On January 16, 2008, she announced her retirement from all competitions due to conflicts with Mariano Lara, the then president of the Mexican Athletics Federation. No help was received at that time from Carlos Hermosillo, director of the CONADE (Comision Nacional de Cultura Fisica y Deporte), who did not act rapidly and the problem only grew bigger and continued for months. Ana finally said, "My retirement from sport in Mexico is now definitive, I contemplated the possibility of participating independently at the Olympic Games, but my dream was to participate for my country."
|2003||300 m||Mexico City, Mexico||35.30 WB|
|2003||400 m||Paris, France||48.89 NR|
|2000||4 × 400 m||Osaka, Japan||3:27.14 NR|
|1998||800 m||Maracaibo, Venezuela||2:01.12 NR|
|1996||Ibero-American Championships||Medellín, Colombia||7th||400 m||54.92|
|3rd||4 × 400 m relay||3:38.48|
|Central American and Caribbean
Junior Championships (U-20)
|San Salvador, El Salvador||4th||400 m||56.03|
|2nd||4 × 400 m relay||3:47.96|
|World Junior Championships||Sydney, Australia||12th (sf)||400 m||55.24|
|1997||Universiade||Catania, Italy||6th||800 m||2:02.90|
|7th||4 × 400 m relay||3:34.63|
|1998||Ibero-American Championships||Lisbon, Portugal||1st||400 m||50.65|
|1st||4 × 400 m relay||3:33.41|
|Central American and Caribbean Games||Maracaibo, Venezuela||2nd||400 m||51.32|
|2nd||800 m||2:01.12 NR|
|1999||Pan American Games||Winnipeg, Canada||1st||400 m||50.91|
|7th||4 × 400 m relay||3:35.86|
|World Championships||Seville, Spain||12th (sf)||400 m||50.70|
|2000||Olympic Games||Sydney, Australia||5th||400 m||49.96|
|Grand Prix Final||Doha, Qatar||5th||400 m||51.22|
|2001||Golden League Competitions||Monaco||1st||400 m||50.84|
|World Championships||Edmonton, Canada||3rd||400 m||49.97|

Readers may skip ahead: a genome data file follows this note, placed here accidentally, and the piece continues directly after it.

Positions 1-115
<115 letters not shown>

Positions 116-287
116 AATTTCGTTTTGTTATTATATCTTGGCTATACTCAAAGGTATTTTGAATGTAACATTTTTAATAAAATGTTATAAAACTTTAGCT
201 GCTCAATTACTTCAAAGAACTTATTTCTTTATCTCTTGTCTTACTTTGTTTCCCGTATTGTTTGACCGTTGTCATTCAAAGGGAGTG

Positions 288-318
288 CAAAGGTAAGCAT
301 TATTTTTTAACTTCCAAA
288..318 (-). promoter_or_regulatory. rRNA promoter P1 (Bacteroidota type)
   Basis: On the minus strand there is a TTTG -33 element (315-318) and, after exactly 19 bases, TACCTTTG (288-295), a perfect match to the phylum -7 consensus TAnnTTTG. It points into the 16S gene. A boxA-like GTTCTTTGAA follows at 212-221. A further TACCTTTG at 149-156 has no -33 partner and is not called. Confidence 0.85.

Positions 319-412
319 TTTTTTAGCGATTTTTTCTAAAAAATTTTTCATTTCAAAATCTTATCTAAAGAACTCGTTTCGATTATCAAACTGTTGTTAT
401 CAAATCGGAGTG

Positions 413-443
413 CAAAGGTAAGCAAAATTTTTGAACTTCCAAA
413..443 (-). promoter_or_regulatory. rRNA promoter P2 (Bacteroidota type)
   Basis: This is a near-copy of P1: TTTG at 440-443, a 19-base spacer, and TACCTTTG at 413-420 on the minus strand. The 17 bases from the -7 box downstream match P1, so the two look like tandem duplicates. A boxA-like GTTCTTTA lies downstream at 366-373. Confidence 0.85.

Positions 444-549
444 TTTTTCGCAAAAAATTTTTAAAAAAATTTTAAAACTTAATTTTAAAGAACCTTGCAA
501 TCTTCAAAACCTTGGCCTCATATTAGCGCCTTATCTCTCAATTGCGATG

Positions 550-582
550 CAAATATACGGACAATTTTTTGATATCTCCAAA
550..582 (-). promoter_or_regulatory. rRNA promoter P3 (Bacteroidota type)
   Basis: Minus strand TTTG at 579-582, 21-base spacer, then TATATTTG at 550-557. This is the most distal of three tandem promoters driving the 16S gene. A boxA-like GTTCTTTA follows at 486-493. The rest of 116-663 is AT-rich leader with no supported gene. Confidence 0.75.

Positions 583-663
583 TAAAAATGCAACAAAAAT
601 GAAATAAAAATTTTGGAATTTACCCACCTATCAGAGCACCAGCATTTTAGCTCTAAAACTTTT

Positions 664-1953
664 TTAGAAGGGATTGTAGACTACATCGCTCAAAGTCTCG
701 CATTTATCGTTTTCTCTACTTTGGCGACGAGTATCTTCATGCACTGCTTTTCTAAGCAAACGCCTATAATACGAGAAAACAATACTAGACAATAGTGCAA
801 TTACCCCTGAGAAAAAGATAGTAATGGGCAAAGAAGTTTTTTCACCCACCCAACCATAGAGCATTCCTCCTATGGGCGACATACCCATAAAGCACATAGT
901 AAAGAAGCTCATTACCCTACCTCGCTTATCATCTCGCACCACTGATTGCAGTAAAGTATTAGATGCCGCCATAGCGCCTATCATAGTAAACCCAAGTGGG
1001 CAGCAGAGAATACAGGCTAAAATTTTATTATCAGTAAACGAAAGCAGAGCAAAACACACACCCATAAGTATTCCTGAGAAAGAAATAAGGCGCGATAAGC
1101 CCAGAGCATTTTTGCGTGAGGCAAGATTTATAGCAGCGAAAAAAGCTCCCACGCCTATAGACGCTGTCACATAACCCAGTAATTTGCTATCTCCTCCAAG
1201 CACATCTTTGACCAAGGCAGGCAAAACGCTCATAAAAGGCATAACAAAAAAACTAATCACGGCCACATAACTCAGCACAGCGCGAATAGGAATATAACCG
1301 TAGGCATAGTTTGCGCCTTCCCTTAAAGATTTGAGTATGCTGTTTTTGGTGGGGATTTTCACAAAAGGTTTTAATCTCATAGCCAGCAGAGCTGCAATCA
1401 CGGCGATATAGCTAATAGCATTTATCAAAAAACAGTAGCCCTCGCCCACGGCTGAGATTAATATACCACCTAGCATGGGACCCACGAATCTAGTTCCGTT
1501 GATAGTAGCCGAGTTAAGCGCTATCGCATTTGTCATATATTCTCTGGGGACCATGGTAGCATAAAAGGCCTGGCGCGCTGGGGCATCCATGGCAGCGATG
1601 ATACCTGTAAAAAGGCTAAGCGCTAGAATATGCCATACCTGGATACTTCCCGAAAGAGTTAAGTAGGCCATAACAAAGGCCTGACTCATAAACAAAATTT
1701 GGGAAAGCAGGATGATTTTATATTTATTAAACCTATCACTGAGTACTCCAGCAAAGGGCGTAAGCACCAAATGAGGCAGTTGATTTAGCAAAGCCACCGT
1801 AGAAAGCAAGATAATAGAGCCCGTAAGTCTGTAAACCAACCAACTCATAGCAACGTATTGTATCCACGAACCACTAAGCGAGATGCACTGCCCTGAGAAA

|2002||Central American and Caribbean Games||San Salvador, El Salvador||1st||400 m||51.87|
|1st||4 × 400 m relay||3:31.24|
|Golden League Competitions||Oslo, Norway||1st||400 m||50.45|
|Paris, France||1st||400 m||50.00|
|Rome, Italy||1st||400 m||49.51|
|Zurich, Switzerland||1st||400 m||49.16|
|Brussels, Belgium||1st||400 m||49.69|
|Berlin, Germany||1st||400 m||49.91|
|Grand Prix Final||Paris, France||1st||400 m||49.90|
|2003||Pan American Games||Santo Domingo, Dominican Republic||1st||400 m||50.36|
|Golden League Competitions||Zurich, Switzerland||1st||400 m||49.11|
|World Championships||Paris, France||1st||400 m||48.89 WL|
|10th (h)||4 × 400 m relay||3:29.74|
|2003 IAAF World Athletics Final||Monaco||1st||400 m||49.34|
|2004||Golden League Competitions||Rome, Italy||2nd||400 m||49.74|
|Zurich, Switzerland||2nd||400 m||50.18|
|Brussels, Belgium||2nd||400 m||49.95|
|Berlin, Germany||2nd||400 m||49.53|
|Olympic Games||Athens, Greece||2nd||400 m||49.56|
|11th (h)||4 × 400 m relay||3:27.88 NR|
|World Athletics Final||Monaco||1st||400 m||50.13|
|2005||Golden League Competitions||Paris, France||3rd||400 m||50.44|
|Rome, Italy||2nd||400 m||50.62|
|World Championships||Helsinki, Finland||3rd||400 m||49.81|
|2006||Central American and Caribbean Games||Cartagena, Colombia||1st||400 m||50.99|
|1st||4 × 400 m relay||3:29.92|
|Golden League Competitions||Paris, France||4th||400 m||50.79|
|Rome, Italy||5th||400 m||50.43|
|2007||Pan American Games||Rio de Janeiro, Brazil||1st||400 m||50.34|
|2nd||4 × 400 m relay||3:27.75 NR|
|World Championships||Osaka, Japan||4th||400 m||50.16|
|8th||4 × 400 m relay||3:29.14|
In Spanish: Ana Gabriela Guevara para niños
Ana Guevara Facts for Kids. Kiddle Encyclopedia.